PIL on firm helped investors’ cause
Rebecca Samervel TNN Mumbai: An in-chamber hearing in which a division bench of the Bombay High Court expressed concerns over the spate of economic offences in Mumbai may have prompted the Economic Offences Wing (EOW) to file an FIR in the alleged scam involving the online surveying company Speak-Asia. Five officials including COO Tarak Bajpai have been arrested and remanded to police custody till August 4.
“Offenders are luring victims by making extensive use of the internet to float attractive websites of bogus companies,” said a division bench of Justices Ranjana Desai and R V More after meeting EOW commissioner on July 17.
The commissioner had been summoned in lieu of a PIL filed by Andheri resident Rajmani Shukla (60) through advocate Vinod Chate in June. Shukla had contended that SpeakAsia had defrauded more than 50 lakh people to the tune of several thousand crores. He urged the court to direct the state to carry out investigations and take suitable action. Shukla said that in his capacity as a social worker, he had approached the policeafter he came to know about the scam. The police, he said, told him that as he was not an investor they could not take action against SpeakAsia.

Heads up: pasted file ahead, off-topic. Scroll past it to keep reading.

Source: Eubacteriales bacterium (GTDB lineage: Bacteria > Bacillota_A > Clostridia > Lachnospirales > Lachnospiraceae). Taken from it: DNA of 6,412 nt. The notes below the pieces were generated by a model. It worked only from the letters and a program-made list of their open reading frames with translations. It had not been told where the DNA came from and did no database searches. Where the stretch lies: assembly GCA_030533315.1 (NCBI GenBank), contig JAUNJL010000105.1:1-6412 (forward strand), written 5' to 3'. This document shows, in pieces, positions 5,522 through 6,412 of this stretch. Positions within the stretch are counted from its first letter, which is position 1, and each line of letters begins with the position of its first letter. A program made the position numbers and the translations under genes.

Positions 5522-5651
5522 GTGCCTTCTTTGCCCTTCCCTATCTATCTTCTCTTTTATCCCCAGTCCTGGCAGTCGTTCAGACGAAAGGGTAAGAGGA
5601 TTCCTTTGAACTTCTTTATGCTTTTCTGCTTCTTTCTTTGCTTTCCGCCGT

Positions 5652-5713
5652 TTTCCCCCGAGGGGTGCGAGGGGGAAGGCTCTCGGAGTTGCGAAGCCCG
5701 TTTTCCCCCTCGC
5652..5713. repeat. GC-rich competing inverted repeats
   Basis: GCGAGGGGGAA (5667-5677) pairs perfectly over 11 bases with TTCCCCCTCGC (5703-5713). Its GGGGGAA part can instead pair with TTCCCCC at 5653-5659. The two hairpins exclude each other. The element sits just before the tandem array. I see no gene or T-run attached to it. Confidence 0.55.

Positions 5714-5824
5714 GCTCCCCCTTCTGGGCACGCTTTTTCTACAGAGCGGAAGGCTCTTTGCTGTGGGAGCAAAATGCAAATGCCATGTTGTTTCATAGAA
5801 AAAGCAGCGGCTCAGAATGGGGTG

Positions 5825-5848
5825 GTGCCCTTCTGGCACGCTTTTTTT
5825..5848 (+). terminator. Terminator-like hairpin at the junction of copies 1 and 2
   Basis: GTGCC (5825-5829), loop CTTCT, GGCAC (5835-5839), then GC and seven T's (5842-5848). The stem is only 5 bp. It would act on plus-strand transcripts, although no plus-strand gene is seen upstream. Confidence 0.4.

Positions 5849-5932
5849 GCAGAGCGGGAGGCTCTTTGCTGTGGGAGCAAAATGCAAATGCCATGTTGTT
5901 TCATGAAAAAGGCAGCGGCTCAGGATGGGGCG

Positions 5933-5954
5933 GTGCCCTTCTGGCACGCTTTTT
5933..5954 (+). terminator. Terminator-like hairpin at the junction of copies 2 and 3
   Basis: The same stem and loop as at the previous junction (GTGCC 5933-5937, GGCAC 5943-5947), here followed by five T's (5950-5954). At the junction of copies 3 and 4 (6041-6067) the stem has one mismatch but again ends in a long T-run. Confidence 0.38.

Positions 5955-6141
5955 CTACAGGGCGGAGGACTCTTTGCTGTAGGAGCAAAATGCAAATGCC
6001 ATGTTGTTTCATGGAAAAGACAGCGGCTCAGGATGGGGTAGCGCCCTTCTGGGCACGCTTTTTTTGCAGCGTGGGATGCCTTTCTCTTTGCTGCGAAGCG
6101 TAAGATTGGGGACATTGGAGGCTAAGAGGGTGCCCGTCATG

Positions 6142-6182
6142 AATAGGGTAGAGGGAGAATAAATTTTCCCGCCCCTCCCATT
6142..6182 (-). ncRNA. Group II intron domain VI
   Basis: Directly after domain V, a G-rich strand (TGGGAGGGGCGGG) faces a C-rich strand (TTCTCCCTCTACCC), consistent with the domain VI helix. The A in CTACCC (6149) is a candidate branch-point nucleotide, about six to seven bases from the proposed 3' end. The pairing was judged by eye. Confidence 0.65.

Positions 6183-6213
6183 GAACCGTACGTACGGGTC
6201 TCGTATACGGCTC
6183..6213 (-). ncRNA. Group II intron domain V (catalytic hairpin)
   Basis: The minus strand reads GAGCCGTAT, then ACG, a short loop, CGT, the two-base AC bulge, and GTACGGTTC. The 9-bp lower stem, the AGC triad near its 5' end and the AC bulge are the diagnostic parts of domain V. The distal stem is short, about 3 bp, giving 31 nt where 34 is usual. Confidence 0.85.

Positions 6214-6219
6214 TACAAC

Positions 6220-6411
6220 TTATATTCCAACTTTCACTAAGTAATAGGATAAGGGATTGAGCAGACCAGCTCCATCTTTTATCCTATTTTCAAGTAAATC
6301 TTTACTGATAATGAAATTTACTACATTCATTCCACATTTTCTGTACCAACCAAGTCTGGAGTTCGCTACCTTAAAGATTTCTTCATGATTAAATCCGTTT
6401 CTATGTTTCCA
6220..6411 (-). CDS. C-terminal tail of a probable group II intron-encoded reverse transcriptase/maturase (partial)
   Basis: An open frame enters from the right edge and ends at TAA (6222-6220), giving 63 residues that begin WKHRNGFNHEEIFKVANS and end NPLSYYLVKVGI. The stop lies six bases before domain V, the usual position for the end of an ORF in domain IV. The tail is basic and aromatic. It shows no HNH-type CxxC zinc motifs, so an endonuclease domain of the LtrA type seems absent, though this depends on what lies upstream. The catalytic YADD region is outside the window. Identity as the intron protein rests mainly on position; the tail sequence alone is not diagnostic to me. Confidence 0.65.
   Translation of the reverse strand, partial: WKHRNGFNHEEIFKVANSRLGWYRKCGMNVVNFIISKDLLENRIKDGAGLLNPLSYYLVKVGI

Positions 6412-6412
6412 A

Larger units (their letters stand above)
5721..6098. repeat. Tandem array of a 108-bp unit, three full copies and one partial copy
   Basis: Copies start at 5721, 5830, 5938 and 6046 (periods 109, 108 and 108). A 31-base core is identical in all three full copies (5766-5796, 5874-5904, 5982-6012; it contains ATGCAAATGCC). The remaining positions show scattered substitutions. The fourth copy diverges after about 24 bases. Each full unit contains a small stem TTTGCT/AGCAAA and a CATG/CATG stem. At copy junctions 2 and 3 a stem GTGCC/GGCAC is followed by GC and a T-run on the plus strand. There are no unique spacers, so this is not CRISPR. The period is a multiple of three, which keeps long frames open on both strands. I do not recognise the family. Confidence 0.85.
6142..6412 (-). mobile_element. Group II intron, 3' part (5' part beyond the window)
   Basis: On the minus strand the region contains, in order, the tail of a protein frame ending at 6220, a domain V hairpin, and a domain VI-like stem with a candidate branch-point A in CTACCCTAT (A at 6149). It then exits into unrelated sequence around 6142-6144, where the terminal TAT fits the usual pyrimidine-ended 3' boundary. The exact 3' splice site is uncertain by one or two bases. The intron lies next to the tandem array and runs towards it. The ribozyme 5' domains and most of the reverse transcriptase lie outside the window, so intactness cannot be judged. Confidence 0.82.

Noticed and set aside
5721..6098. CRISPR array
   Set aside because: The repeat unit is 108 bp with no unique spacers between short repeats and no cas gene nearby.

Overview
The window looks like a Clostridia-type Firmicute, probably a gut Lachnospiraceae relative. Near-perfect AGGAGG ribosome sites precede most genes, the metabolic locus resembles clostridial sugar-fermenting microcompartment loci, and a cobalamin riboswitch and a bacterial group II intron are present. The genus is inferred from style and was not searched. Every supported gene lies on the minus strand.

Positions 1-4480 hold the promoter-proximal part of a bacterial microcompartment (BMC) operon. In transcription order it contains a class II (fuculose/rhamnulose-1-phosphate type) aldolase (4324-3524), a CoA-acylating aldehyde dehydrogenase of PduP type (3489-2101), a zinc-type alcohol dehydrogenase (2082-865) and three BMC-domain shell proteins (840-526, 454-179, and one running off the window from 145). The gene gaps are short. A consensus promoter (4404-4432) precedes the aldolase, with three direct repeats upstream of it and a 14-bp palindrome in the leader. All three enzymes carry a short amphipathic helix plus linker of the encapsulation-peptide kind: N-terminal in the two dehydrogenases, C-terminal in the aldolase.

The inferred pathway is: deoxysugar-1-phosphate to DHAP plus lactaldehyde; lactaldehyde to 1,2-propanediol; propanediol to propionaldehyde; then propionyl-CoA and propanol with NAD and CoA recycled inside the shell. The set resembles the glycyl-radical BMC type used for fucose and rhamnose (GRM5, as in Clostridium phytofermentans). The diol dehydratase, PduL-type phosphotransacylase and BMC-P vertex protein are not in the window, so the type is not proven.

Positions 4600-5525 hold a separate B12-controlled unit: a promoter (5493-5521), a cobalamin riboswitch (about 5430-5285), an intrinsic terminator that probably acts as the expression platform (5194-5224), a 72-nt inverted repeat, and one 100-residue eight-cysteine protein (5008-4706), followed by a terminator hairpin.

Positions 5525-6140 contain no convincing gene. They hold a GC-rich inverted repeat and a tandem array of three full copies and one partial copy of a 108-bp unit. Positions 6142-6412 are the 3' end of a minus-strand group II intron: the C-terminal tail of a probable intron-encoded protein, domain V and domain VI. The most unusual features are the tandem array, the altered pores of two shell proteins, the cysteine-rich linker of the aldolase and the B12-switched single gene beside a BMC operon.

The court directed EOW to file an affidavit indicating its plans to prevent people from being lured by internet offences. The matter will now be heard on August 3 along with an intervention application filed by Speak-Asia seeking to be made a party in the PIL. The court asked EOW to consider whether there should be a separate body to keep a vigil on the internet.
‘SpeakAsia has yet to give me my money’
In Lucknow, Manoj Rai (27) lamented his “foolishness”. Lured into SpeakAsia’s scheme, the MNC executive invested Rs 1 lakh on May 2, 2011. “A week after I enrolled in the scheme I saw media reports about the fraud,” he told TOI. Rai said he has collected over 1,000 points which are of no use to him as he has not received a single paisa from the company. One can get an account with SpeakAsia for Rs 11,000. “I bought 10 accounts for Rs 1 lakh. Every week two surveys arrive into each of the accounts. The survey can be about a product like a TV. Alternatively, it can address a topic like increase in fuel prices.” The forms have questions with multiple choice answers. “I get 20 points for filling two forms in the account per week, which means in one month I could earn a total of 80 points per account,” he said. The points are credited into the account and each point is worth Rs 50. “One can earn Rs 4,000 per account every month,” he added. An account holder could spend these points to buy products that are sold through Speak Asia’s website.” But when Rai decided to redeem his points, he did not get a single rupee.
The Times of India, July 31, 2011